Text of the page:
Decided: February 6, 1952.
BOOST COMPANY, A CORPORATION OF THE STATE OF NEW JERSEY, PLAINTIFF-APPELLANT,
RANDLE B. FAUNCE, E. LESTER STOCKTON, SR., RANDLE N. FAUNCE, E. LESTER STOCKTON, JR., AND DRINK ATOAST, A CORPORATION OF THE STATE OF NEW JERSEY, DEFENDANTS-RESPONDENTS
Jacobs, Eastwood and Bigelow. The opinion of the court was delivered by Eastwood, J.A.D.
[17 NJSuper Page 460] In its appeal, the plaintiff-appellant, Boost Company, abandons argument on the alleged predatory trade practices of defendants and concerns itself with the single question as to whether defendants' acts constitute a breach of trust in using knowledge of the "Tak-Aboost" formula obtained while engaged as employees of the plaintiff-company in the manufacture and sale of a soft drink syrup known as "Atoast," sold in competition to plaintiff's product.
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The matter was tried before the Chancery Division upon the theory that plaintiff manufactured its product "Tak-Aboost" under a secret formula which became known to defendants, Randle B. Faunce and E. Lester Stockton, Sr., while they were engaged as employees of the plaintiff, and that by reason of the knowledge thus acquired during their confidential relationship with the plaintiff they may not use this secret information or any variation thereof in the manufacture of a product in competition with plaintiff. The trial court concluded that there never was a set, fixed, permanent formula for "Tak-Aboost"; that the defendants were manufacturing a product different from that of the plaintiff; that the formulae for the two products were different; that defendants had a right to manufacture and vend their product under the name of "Atoast," which was sufficiently different from plaintiff's "Tak-Aboost" and that the label was not confusing to the public; that the caramel color was in common use and that the type of bottles used by defendants was not an infringement and, furthermore, that defendants had the right to solicit and sell to plaintiff's customers.
Benjamin R. Faunce, originator of the soft drink syrup known as "Tak-Aboost," developed the formula sometime prior to the formation of the plaintiff-corporation on May 15, 1915, for the purpose of manufacturing and selling that product. Title to the secret formula was transferred to the corporation. Benjamin R. Faunce was president of the Boost Company until his death on April 27, 1949, and defendants, Randle B. Faunce and E. Lester Stockton, Sr., sons of the originator of the soft drink formula, were employees of the company, to whom the father disclosed the formula while they worked about his drug store in their early years. Shortly after the death of Benjamin R. Faunce, Randle B. Faunce and E. Lester Stockton, Jr., had a disagreement with B. Paul Faunce, also a son of Benjamin R. Faunce, and his widow, Maude F. Faunce. They severed their employment with the Boost Company and on or about January 3, 1950, the defendant-corporation known as Drink-Atoast was
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organized and began the manufacture and sale of a soft drink beverage known as "Atoast" in competition with the Boost Company.
Plaintiff contends that "Tak-Aboost" is the product of a secret formula; that the defendants acquired knowledge thereof by virtue of a confidential relationship and their utilization of that secret or any variation thereof to manufacture and market "Atoast," in competition with plaintiff, is a breach of trust; and that the trial court's findings and judgment to the contrary are erroneous. The defendants do not dispute the legal propositions advanced by the plaintiff, but contend that the factual situation does not support the basis for their invocation.
The first question presented for our consideration is whether the plaintiff's formula constitutes a trade secret. We point out that the defendants did not, either at the trial or on appeal, seriously challenge the plaintiff's contention that "Tak-Aboost" was produced by a secret formula originated and perfected by Benjamin R. Faunce. In fact, in their answer and in the answering affidavit of Randle B. Faunce, they made such an admission. The defendants rely primarily on their defense that the formula now in use by the plaintiff is not the same formula as that perfected by the father and, of greater importance, they insist, that the defendants' formula is entirely different and is the product of their own experimentations and discovery. The trial judge concluded, inter alia , that, as stated, the plaintiff's formula was never a set, fixed or permanent one. In view of Judge Haneman's determination and the fact that the briefs of the parties and their arguments on appeal were devoted somewhat extensively to this question, we think it deserves our consideration.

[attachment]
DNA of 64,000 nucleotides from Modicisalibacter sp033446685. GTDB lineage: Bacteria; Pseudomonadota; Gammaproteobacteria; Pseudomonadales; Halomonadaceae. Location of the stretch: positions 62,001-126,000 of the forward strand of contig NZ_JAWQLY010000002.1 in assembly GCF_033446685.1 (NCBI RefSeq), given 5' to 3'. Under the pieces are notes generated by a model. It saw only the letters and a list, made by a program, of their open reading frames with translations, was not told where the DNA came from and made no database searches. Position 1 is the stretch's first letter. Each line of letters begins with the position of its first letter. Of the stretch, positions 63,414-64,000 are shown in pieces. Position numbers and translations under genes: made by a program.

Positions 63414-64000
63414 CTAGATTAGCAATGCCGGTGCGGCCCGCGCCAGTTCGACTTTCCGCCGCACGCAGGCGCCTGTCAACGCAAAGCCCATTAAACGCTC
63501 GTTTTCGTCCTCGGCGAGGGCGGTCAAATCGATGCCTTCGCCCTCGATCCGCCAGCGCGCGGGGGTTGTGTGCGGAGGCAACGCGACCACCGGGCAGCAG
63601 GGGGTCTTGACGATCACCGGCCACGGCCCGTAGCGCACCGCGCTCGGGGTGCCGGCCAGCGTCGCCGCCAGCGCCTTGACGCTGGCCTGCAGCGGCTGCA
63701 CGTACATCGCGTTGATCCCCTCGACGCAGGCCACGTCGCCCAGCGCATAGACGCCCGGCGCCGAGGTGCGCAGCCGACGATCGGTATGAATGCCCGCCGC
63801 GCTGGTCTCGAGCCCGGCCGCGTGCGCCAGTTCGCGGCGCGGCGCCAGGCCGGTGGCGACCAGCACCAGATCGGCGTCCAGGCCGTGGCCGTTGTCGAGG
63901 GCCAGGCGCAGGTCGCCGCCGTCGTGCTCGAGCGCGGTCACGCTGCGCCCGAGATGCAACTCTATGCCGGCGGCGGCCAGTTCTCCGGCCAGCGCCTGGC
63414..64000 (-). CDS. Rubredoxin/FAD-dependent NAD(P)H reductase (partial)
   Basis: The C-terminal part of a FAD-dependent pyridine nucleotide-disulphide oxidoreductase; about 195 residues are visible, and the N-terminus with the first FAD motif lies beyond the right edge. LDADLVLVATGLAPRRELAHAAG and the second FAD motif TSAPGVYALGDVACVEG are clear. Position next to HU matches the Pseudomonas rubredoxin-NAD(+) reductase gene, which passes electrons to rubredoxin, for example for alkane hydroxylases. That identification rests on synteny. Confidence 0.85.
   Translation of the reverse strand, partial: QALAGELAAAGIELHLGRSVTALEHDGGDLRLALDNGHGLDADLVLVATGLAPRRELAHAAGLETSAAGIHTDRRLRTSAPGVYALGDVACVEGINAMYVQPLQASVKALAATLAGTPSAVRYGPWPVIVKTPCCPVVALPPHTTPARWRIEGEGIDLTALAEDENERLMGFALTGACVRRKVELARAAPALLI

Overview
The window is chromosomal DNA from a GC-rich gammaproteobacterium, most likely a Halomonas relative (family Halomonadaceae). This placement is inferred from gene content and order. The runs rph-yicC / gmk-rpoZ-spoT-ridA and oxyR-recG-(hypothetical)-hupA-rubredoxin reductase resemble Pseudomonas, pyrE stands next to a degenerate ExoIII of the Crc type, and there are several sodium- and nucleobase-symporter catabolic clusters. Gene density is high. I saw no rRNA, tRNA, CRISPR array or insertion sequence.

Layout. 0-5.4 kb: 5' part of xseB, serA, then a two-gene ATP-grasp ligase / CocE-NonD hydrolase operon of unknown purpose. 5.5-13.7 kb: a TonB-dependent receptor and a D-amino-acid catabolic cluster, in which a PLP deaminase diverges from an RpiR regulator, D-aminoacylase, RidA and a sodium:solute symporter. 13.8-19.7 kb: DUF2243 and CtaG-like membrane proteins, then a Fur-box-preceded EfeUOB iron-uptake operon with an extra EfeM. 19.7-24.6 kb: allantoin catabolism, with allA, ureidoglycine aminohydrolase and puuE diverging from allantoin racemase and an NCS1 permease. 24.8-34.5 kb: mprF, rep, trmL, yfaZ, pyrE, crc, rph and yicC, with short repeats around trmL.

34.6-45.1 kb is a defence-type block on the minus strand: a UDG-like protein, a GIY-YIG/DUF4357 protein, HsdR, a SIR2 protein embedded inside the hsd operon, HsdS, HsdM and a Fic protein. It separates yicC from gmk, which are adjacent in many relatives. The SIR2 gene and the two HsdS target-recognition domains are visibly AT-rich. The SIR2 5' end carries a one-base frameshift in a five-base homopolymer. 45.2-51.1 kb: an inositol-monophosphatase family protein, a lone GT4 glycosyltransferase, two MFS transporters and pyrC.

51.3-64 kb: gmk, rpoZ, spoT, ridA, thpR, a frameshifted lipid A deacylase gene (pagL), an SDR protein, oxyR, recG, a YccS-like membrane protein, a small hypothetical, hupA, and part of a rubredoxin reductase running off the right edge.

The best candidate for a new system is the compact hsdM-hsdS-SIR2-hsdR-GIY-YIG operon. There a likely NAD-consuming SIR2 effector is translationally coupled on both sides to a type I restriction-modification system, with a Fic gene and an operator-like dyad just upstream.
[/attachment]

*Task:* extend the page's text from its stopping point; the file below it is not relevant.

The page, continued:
It is elementary that before one can be charged with unlawful violation of a confidence acquired while in the employ of another, it must be first established that there was, in fact, a trade secret owned and used by the employer. Stone v. Grasselli Chemical Co. , 65 N.J. Eq. 756 (E. & A. [17 NJSuper Page 463] 1903); Vulcan Detinning Co. v. American Can Co. , 72 N.J. Eq. 387 (E. & A. 1907); Maas & Waldstein Co. v. Walker , 100 N.J. Eq. 224 (Ch. 1926). "A trade secret, within the rules pertaining to the rights which can be protected by injunction, is a plan, process, tool, mechanism, or compound, known only to its owner and those of his employees to whom it must be confided in order to apply it to the uses intended. It differs from a patent in that as soon as the secret is discovered, either by an examination of the product or in any other honest way, the discoverer has the full right to use it, * * *. To constitute a new process subject to protection by injunction there must be employed creative faculties in originating it amounting to a meritorious discovery or invention, * * *." 43 C.J.S., Injunctions, sec. 148, p. 750. B. Paul Faunce, the only witness who testified for the plaintiff as to its formula, stated that he could not compound plaintiff's product from the portion of the written formula presented by his step-mother; that he knew that his father, the originator of the alleged secret formula, had on numerous occasions changed it and, further, that he himself was forced to experiment to find the desired results when he prepared the product for the Boost Company subsequent to his father's death. Randle B. Faunce testified that he and his brother, E. Lester Stockton, Sr., acquired knowledge of the formula for "Tak-Aboost" from their father in their early years and before the formation of the Boost Company; that the formula for "Atoast" was dissimilar from that of "Tak-Aboost" and developed through experimentation with the basic ingredients common to all soft drink beverages with the addition of an entirely different flavoring. E. Lester Stockton, Sr., testified "I have no knowledge of any formula, with Aboost or Atoast." Randle N. Faunce, son of Randle B. Faunce, testified that he did not know how to compound "Tak-Aboost" in its entirety; that he mixed the syrup but there were parts of the syrup he did not know the proportions of the ingredients and that his father, Randle B. Faunce, would finish it. Dr. Walter L. Obold, a professor